Summary: Let not your heart be troubled, neither let it be afraid.


Text: "“Let not your heart be troubled” (John 14:1).

1. Jesus reassures us that those who put their trust in Him have a sure place in the Father’s house (John 14:2-3).

Jesus has left us as the forerunner to search out a resting place for us. He is our passport home. We are just strangers and pilgrims as we pass through this earth (1 Peter 2:11).

2. We have in Jesus a sure way to get to heaven (John 14:4-6).

Jesus is the way, the key, the door, the straight path. There is no way to heaven but the way of the Cross (1 Corinthians 1:18). Our “cross” is easy by comparison (Matthew 16:24).

3. Even with His departure, His work goes on (John 14:12-14).

Jesus miraculously fed the multitudes. Peter saw 3000 converts on his first outing (Acts 2:41). Ever since that day the church has grown by fits and starts, leaps and bounds.

Jesus healed the sick and raised the dead. So did the Apostles. Even to this day there is a healing ministry in the Church.

Jesus rose from the dead. In the fullest sense, He is the “firstborn from the dead” (Colossians 1:18). He guarantees our power over death, and the resurrection power courses in our very veins.

The Book of Acts is a continuation of the Gospel. It contains an account of what Jesus afterwards said and did by the power of the Holy Spirit in the ministry of His Apostles. Yet it is an open-ended book.

There is an on-going work of Christ in our midst, and through prayer in His name we can accomplish anything (John 14:13-14).

4. He has given us the Holy Spirit (John 14:15-17).

Jesus said, “I will pray the Father, and He will send another Comforter that He may abide with you forever.” Elsewhere it is Jesus who sends “the promise of the Father” (Luke 24:49). Thus the Holy Spirit is said to proceed from the Father “and the Son” in the Western creeds.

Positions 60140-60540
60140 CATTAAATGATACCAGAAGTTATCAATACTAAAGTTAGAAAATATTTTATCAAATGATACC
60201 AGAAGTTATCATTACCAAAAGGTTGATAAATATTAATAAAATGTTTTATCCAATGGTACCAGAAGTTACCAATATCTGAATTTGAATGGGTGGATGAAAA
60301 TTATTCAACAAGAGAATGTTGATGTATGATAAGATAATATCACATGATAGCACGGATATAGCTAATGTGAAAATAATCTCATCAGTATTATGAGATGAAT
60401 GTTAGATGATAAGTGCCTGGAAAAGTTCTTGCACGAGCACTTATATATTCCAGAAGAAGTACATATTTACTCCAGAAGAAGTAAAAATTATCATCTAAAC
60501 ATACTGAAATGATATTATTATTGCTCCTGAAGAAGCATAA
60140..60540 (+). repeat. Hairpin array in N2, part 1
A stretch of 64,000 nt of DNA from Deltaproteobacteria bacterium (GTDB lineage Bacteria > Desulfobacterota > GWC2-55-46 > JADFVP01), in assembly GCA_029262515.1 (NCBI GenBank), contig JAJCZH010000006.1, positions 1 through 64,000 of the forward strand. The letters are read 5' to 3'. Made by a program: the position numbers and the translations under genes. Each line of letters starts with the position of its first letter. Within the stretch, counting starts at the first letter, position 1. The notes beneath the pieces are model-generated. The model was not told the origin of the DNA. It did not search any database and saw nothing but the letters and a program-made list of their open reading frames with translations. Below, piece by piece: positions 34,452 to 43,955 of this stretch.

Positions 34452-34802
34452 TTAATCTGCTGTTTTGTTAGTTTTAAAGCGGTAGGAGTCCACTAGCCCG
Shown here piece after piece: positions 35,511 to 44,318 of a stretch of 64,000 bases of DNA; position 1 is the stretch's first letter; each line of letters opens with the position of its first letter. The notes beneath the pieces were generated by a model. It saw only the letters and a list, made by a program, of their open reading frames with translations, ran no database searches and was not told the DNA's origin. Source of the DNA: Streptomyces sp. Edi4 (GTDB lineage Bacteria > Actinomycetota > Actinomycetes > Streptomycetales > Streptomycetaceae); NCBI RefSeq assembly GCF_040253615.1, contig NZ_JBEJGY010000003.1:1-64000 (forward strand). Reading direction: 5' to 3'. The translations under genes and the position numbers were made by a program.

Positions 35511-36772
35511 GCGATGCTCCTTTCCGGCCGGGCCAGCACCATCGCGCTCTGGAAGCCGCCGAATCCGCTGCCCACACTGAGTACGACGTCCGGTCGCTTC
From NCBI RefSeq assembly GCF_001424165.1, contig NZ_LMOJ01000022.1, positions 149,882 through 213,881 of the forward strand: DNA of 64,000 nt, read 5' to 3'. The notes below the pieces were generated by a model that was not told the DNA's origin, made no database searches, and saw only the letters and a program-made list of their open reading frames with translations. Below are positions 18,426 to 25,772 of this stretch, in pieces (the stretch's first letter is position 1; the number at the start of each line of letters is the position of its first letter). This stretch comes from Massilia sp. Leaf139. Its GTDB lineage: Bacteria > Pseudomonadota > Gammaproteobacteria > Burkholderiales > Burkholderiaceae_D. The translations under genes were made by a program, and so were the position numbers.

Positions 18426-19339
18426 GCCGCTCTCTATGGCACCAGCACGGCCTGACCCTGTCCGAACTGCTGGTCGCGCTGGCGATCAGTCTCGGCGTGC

The Holy Spirit is personal, a “He” not an “it.” The Spirit of truth indwells us (John 14:17). He helps us to pray (Romans 8:26), and assists us when we are called to account for what we believe (Matthew 10:19-20).

5. Jesus will come again (John 14:18-20).

The word translated “comfortless” (John 14:18) is quite literally “orphans,” which returns us to Jesus’ tender “little children” which began this discourse (John 13:33).

I am hard pressed to know whether Jesus’ “I will come to you” (John 14:18) refers to His coming in the Spirit, or to His appearing at the end of the age. We find the same phrase at the end of the Bible (Revelation 22:20).

Jesus also said, “Behold I am with you always, even to the end of the world” (Matthew 28:20). Meanwhile we “see” Him with the eyes of faith (John 14:19). “At that day” (John 14:20) would then refer to the day of His coming.

6. Also in the meantime, the Holy Spirit teaches us (John 14:25-26).

He helps us to recall, and to apply, what we have learned.

7. Finally, Jesus gives us the peace which the world cannot give (John 14:27).

The famous Peace of Rome was maintained with the sword. The best that the world can offer is freedom from war. That, as we know, can be ill-defined and short-lived.

The declaration of peace heralded the blessings of the Messianic age (Luke 2:14). It includes the idea of well-being, health, and prosperity. The peace of God is mentioned in benedictions, and those who manifest this fruit of the Spirit are singled out in the Beatitudes.

The peace that Jesus gives is based in the salvation purchased for us with His own blood. It is first and foremost “peace with God through the Lord Jesus Christ” (Romans 5:1). On this basis we are exhorted to “follow peace with all men” (Hebrews 12:14).

Having pronounced these seven reassurances, Jesus reiterated: “Let not your heart be troubled, neither let it be afraid” (John 14:27).

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